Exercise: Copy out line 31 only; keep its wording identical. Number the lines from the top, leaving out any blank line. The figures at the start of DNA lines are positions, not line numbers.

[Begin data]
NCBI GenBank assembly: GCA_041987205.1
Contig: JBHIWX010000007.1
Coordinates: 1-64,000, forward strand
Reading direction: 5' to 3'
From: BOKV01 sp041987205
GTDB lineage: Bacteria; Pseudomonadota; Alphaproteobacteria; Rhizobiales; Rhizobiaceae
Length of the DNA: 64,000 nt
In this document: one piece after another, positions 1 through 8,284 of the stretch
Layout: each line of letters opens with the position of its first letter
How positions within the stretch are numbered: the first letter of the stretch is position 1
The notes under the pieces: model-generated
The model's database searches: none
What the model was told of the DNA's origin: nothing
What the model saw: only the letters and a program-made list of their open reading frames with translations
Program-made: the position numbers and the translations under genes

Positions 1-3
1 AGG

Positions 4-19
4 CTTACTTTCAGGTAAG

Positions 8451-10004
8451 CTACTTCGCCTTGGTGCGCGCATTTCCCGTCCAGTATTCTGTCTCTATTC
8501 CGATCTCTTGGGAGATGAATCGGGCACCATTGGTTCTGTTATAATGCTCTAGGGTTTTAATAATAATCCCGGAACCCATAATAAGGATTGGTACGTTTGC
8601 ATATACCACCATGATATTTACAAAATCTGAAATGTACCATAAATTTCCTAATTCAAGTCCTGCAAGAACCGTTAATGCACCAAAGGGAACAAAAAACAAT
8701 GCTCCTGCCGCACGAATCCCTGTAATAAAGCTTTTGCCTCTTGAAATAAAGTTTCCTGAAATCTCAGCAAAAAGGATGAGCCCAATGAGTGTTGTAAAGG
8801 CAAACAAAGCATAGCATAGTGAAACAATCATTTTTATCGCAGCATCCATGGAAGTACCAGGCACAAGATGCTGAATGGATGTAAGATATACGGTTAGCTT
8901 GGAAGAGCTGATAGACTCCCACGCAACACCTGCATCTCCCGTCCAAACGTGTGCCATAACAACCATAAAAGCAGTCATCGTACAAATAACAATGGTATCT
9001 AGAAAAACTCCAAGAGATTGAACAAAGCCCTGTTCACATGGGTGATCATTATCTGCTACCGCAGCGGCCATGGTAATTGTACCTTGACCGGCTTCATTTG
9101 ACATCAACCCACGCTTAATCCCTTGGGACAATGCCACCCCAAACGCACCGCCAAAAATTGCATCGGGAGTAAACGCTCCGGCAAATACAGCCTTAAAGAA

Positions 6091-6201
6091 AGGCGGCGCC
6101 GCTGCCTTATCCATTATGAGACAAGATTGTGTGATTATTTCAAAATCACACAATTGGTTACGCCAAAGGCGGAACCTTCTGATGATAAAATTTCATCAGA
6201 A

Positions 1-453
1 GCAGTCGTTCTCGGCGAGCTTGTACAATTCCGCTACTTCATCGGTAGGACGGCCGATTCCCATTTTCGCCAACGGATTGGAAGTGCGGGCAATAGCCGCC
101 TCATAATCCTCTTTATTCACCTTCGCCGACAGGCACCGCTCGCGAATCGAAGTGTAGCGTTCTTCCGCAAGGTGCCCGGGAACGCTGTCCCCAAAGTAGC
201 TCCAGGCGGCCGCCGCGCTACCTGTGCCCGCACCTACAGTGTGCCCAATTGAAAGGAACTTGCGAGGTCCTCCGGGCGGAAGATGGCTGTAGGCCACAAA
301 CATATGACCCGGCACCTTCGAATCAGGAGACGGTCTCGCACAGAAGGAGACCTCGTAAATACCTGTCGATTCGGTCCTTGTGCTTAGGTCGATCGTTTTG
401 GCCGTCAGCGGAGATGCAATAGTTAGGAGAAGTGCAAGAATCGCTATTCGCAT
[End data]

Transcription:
6101 GCTGCCTTATCCATTATGAGACAAGATTGTGTGATTATTTCAAAATCACACAATTGGTTACGCCAAAGGCGGAACCTTCTGATGATAAAATTTCATCAGA